The Third Department, reversing defendant’s “making a terroristic threat” conviction, determined the conviction was against the weight of the evidence, Defendant’s brother was incarcerated. Defendant was concerned that his brother was being harassed by corrections officers. Defendant allegedly called the Department of Corrections and Community Supervision and said he would “blow an officer’s head off” “if they touch my brother:”
…”[A] person is guilty of making a terroristic threat when[,] with intent to . . . affect the conduct of a unit of government by murder, . . . he or she threatens to commit . . . a specified offense and thereby causes a reasonable expectation or fear of the imminent commission of such offense” (Penal Law § 490.20 ). Penal Law article 490 was enacted following the September 11, 2001 attacks and was “specifically designed to combat the evils of terrorism” … . Accordingly, “[t]he concept of terrorism has a unique meaning and its implications risk being trivialized if the terminology is applied loosely in situations that do not match our collective understanding of what constitutes a terrorist act” … ….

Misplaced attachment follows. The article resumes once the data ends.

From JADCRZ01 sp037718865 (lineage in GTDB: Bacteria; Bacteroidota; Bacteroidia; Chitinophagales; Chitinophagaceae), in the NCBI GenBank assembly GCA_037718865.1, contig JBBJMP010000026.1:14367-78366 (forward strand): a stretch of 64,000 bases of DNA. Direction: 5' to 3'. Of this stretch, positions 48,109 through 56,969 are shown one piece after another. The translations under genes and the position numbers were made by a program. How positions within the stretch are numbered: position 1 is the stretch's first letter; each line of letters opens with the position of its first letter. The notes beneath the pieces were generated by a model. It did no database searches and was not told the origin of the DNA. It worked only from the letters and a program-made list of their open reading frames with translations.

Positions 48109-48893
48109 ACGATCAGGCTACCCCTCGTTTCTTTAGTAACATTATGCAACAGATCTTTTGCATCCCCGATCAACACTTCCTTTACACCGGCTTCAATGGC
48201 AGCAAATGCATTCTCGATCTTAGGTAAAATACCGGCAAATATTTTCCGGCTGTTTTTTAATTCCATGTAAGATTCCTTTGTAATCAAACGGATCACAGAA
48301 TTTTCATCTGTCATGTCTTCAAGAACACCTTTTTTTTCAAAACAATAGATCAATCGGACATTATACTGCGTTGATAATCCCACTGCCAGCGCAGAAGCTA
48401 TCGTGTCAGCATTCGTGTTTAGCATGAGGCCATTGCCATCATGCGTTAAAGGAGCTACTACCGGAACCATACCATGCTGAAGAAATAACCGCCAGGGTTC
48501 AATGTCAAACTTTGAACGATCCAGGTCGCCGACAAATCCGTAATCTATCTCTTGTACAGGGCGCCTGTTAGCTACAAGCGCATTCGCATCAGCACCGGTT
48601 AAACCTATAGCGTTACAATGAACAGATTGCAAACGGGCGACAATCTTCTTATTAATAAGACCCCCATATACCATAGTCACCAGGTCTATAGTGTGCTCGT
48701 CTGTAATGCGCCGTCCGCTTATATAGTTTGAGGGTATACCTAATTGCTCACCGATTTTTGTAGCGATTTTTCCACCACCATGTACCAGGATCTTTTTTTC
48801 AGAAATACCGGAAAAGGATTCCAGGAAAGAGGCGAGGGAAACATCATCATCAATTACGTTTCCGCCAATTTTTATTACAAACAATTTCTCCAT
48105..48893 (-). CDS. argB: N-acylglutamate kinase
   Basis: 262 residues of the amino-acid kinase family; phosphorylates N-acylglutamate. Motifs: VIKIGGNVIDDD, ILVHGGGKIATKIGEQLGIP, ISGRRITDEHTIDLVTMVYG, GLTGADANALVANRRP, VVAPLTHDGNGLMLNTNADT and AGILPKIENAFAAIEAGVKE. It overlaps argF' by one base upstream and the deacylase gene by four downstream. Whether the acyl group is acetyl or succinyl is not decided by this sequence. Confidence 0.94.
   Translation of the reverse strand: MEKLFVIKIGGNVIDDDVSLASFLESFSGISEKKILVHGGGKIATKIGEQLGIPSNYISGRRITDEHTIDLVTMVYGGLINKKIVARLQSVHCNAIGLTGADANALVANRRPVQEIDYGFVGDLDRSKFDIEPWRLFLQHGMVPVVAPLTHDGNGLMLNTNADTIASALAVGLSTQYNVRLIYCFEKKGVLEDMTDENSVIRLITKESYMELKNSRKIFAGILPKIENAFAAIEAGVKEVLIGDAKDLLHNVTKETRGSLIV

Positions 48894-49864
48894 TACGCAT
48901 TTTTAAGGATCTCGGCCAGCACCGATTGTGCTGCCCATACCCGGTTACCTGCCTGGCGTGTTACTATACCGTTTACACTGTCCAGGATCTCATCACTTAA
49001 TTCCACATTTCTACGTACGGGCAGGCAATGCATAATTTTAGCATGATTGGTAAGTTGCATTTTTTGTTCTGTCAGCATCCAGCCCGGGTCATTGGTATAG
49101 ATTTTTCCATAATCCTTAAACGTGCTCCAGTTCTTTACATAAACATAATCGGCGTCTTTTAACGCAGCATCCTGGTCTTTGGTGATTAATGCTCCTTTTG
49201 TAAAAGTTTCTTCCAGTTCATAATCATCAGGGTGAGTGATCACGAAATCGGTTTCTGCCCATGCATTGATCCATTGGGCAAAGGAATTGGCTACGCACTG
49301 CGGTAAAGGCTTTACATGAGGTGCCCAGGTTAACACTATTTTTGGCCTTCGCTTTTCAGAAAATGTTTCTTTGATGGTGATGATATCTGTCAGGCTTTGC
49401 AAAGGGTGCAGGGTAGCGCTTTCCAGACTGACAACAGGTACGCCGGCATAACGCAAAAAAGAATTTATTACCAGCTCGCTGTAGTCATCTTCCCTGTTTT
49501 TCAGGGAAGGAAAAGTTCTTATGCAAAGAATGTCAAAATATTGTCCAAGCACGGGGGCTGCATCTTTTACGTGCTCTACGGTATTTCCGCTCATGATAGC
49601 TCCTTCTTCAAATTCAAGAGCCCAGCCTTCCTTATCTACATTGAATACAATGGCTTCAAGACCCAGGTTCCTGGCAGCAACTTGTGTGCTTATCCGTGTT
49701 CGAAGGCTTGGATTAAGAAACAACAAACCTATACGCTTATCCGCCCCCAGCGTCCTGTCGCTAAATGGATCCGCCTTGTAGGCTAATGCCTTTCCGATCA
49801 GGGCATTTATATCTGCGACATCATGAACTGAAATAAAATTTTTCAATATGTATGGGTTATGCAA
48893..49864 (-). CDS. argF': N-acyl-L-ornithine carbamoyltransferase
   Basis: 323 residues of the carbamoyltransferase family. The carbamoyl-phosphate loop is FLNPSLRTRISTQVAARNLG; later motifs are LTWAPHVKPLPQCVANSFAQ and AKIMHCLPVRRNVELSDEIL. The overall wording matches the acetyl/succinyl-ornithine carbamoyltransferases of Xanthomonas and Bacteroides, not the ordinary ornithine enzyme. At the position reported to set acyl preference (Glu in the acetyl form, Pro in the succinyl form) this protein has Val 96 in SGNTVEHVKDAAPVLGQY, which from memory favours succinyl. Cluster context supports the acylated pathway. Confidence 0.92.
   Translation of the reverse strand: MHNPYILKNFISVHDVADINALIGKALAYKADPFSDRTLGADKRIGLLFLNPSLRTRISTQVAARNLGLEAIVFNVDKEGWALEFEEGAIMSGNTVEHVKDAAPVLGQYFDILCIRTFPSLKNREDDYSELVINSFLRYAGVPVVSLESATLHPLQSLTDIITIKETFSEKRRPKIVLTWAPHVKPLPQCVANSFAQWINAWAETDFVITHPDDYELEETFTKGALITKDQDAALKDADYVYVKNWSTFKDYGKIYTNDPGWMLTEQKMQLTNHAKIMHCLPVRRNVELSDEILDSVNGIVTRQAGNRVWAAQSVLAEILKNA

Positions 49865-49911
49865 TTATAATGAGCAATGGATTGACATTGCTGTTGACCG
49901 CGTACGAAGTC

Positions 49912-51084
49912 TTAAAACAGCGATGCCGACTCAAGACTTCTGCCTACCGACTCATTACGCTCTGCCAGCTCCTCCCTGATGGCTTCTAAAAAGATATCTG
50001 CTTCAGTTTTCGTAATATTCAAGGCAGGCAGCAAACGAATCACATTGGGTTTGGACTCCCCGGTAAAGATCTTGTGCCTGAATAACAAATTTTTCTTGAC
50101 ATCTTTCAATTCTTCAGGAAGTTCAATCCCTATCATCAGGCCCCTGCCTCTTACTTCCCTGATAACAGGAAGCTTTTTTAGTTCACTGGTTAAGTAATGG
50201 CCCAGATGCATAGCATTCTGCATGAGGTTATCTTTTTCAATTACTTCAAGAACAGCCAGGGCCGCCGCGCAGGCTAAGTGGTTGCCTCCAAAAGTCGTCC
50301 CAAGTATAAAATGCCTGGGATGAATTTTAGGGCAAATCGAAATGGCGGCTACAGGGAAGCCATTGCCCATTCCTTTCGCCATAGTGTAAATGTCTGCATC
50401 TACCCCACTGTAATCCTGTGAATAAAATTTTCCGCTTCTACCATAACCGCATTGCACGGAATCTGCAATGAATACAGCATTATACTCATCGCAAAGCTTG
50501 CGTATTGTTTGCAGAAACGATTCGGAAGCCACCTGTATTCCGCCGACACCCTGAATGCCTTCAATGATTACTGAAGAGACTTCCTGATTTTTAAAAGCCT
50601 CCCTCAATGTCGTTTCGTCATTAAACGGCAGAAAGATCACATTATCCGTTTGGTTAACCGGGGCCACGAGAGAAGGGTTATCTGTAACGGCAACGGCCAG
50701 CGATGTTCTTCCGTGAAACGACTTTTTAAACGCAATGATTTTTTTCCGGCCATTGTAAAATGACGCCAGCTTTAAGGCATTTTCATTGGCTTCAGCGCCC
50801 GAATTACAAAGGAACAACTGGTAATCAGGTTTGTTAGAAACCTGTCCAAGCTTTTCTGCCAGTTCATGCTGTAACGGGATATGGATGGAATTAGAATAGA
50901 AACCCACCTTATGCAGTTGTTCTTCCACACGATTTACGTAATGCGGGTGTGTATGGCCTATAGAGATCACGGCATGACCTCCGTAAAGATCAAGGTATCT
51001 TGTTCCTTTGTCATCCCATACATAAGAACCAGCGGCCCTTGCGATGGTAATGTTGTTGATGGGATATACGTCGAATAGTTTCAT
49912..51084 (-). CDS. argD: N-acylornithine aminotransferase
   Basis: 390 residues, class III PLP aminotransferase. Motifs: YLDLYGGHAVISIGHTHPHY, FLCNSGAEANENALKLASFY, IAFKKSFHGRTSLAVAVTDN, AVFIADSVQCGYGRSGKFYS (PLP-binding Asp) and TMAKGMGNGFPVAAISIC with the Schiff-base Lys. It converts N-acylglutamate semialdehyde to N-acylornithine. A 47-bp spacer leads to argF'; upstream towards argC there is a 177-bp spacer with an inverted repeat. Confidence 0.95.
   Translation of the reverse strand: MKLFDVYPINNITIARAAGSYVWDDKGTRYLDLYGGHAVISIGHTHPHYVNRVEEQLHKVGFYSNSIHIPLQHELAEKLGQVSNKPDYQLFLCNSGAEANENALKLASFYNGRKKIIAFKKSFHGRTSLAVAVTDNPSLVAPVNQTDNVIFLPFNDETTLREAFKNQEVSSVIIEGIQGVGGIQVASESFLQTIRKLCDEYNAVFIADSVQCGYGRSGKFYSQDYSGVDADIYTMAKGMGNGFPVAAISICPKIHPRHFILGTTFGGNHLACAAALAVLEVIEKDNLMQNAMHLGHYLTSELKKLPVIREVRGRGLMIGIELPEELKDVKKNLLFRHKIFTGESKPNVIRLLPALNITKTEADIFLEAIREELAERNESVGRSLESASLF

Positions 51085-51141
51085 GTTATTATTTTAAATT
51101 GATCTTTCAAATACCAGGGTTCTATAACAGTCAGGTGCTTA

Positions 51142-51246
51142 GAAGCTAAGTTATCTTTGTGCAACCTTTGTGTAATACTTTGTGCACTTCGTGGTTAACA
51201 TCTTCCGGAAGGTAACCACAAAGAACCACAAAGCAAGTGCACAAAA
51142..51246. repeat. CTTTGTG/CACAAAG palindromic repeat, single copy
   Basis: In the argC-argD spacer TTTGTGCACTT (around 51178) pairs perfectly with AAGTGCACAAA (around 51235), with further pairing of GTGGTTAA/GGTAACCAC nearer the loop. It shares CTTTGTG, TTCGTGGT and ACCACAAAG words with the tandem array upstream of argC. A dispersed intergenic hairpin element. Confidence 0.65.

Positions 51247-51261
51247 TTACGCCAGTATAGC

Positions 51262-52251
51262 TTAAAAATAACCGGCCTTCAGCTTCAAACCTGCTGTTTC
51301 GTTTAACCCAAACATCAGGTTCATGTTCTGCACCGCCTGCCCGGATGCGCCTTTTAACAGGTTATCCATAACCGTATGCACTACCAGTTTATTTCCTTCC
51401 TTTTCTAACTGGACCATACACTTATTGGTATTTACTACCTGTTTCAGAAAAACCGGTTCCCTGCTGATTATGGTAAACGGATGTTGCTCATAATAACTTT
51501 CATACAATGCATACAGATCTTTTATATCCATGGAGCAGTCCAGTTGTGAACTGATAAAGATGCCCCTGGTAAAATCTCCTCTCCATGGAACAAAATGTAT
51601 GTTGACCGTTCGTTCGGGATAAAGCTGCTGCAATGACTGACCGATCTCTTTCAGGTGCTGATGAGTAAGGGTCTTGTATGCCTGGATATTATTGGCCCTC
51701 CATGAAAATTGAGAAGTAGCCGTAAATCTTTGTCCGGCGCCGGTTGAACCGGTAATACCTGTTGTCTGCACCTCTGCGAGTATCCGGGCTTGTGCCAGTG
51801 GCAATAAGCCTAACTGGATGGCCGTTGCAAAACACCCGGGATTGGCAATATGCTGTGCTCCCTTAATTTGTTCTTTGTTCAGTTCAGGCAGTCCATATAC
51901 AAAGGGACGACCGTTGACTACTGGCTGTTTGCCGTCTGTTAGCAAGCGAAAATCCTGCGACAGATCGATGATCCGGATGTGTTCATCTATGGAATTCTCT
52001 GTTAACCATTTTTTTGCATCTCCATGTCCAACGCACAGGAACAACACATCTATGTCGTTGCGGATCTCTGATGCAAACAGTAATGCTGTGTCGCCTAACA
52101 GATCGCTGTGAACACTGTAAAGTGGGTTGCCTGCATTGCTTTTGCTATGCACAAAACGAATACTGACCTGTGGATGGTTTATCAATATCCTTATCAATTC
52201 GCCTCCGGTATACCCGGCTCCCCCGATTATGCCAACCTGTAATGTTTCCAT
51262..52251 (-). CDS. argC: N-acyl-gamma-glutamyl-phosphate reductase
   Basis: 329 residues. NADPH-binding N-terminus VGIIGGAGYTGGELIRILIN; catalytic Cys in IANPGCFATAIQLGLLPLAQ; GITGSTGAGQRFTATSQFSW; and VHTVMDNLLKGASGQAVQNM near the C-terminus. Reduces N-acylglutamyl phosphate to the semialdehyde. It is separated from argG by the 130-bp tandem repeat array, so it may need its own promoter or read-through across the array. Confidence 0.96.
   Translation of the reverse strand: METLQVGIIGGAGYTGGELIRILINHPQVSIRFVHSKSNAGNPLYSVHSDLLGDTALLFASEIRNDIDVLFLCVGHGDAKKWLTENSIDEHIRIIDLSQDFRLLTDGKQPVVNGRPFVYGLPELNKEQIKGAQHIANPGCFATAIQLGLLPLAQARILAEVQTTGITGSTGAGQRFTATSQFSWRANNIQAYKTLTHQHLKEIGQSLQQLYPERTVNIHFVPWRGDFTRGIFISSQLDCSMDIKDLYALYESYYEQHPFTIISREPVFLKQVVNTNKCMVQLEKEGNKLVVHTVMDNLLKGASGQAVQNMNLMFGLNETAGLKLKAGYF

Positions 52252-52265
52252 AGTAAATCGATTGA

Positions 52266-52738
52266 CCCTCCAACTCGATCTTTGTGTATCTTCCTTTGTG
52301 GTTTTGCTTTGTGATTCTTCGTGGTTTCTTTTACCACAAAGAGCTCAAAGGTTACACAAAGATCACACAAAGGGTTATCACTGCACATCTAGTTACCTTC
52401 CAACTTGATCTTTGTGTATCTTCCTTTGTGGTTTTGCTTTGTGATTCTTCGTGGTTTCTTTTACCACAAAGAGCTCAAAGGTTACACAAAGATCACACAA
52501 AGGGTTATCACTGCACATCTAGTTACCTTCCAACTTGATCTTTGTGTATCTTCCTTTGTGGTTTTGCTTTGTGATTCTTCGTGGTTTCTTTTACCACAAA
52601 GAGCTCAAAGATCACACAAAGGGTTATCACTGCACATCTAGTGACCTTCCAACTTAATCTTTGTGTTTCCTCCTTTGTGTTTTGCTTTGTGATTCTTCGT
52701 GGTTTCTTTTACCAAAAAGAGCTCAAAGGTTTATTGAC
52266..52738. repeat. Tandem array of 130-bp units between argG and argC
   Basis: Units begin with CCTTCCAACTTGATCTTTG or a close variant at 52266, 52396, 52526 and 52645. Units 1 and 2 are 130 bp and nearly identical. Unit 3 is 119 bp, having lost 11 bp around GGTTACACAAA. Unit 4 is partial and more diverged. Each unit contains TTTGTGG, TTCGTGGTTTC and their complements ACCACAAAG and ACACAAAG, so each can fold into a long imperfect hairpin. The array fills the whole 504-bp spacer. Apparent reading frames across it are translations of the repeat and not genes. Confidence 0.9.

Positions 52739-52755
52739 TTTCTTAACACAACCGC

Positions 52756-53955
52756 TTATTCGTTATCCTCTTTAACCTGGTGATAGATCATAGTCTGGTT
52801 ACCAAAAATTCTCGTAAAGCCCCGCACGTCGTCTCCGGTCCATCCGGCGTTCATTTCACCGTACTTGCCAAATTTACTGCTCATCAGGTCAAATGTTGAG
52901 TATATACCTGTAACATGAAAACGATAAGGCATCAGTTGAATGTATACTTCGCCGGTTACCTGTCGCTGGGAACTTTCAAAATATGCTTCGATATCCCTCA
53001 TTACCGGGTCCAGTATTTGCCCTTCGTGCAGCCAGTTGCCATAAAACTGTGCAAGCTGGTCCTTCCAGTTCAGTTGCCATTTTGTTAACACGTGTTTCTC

… [T]he evidence fails to establish that defendant “cause[d] a reasonable expectation or fear of the imminent commission” of an offense under the factual circumstance presented here (Penal Law § 490.20 ). Neither the first investigator nor the supervisor took any actions to warn the correctional facility or any other agency or individuals of the threat. While a notice was eventually issued, this was not done until well after the initial threat was made. None of the witnesses provided any testimony that they or anyone else had a reasonable expectation or fear that the threat would be imminently carried out, nor did their actions indicate any such belief. People v Santiago, 2022 NY Slip Op 04196, Third Dept 6-30-22
Practice Point: Here defendant’s statement he would “blow an officer’s head off” “if they touch my brother” did not cause the investigators who heard the statement to expect or fear the imminent commission of the offense, which is an element of “making a terroristic threat.” Defendant’s conviction was therefore against the weight of the evidence. The decision cautions against interpreting the “terroristic threat” statute loosely.